Sunday, May 31, 2015

Ms. Hen reviews EMPIRE FALLS and makes it personal

By Richard Russo

Ms. Hen has not posted a blog in a while. She’s been busy doing other things that have not been pleasant. She read a very long and winding novel, EMPIRE FALLS, which she enjoyed. She found this book was easier to read in long segments because the characters are rich and dense. It’s not to say they’re badly written characters. They’re very complex.

This novel won the Pulitzer Prize in 2002. Ms. Hen has read another novel by Richard Russo, THE RISK POOL, which she also liked, but when she told people she read that, everyone she talked to raved about EMPIRE FALLS. It has been a while since she read THE RISK POOL, but she finally got around to reading the Pulitzer Prize winning novel.

EMPIRE FALLS is about a small town in Maine by the same name. The protagonist, Miles Roby, is the manager of the Empire Grill, the diner in town, owned by Francine Whiting, the town matriarch, who happens to own everything in the town. Miles went away to college and never meant to spend twenty years at the Empire Grill, but he came back because his mother had cancer, and then he got married, had a child and he stayed to manage the restaurant. Few job options exist in Empire Falls.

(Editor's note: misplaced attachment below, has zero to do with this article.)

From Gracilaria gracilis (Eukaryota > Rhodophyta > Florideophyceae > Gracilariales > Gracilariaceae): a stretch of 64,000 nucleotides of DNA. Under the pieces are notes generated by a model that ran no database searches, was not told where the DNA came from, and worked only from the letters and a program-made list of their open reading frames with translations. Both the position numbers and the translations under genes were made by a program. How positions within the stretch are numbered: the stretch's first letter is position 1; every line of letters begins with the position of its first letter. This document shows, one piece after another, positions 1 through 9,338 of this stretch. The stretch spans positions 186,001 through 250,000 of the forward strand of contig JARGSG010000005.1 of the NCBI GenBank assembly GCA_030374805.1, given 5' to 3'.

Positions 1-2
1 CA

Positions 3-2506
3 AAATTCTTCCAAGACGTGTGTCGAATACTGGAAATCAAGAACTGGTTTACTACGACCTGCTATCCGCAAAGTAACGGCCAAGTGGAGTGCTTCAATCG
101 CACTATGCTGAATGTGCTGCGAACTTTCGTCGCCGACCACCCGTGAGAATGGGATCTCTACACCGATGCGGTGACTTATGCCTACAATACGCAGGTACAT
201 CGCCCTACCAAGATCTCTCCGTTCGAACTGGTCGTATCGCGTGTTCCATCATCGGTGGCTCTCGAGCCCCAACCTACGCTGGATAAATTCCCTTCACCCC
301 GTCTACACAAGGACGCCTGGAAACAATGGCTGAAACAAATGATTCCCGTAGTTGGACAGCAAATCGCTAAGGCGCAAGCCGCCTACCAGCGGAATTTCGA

At the beginning of the novel, Miles is in the middle of a divorce with Janine, who had an affair with The Silver Fox, Walt Comeau, the owner of the town health club. Janine has lost a lot of weight and is proud of that. Tick, Miles’ and Janine’s daughter, lives with Janine, but can’t stand Walt.

The town is full of local characters, most of whom have spent their entire lives there. A lot of them don’t like each other, or they might, but they are all so bored with their lives that they only tolerate their neighbors. Miles seems like the only sympathetic character in the novel. Miles’ father, Max, is despicable, Janine’s mother is a wisecracking tavern owner who is tired, Walt is obnoxious, Janine is narcissistic, Tick is an awkward child, and everyone else in high school is immature.

EMPIRE FALLS is an accurate portrayal of small-town life. Ms. Hen has never lived in a small town, but she has read enough books and has visited small towns often enough to know they can be insular and some of the people who reside there are provincial. A lot of people who live in small towns never leave, and everyone knows everything about the whole town.

Miles Roby is a man who wants to improve the life that he has. Mrs. Whiting told him years ago that he would inherit the Empire Grill when she dies, and he has been waiting for her to die for many years. He wants change, but that is difficult for him to achieve.

Ms. Hen wanted to tell most of the characters in this novel to get a life and don’t be a jerk because life is short and you should appreciate what you have while you have it. Most of the characters in EMPIRE FALLS are petty and selfish and need to get a grip on things. Ms. Hen realized that when a person or a hen reads a novel or watches a film or a play, that person or hen brings her own feelings to the piece. Ms. Hen brought her own emotions to her reading of this novel. But the characters in the novel are exactly the way people are in real life. People hardly appreciate what they have until they’re faced with its loss.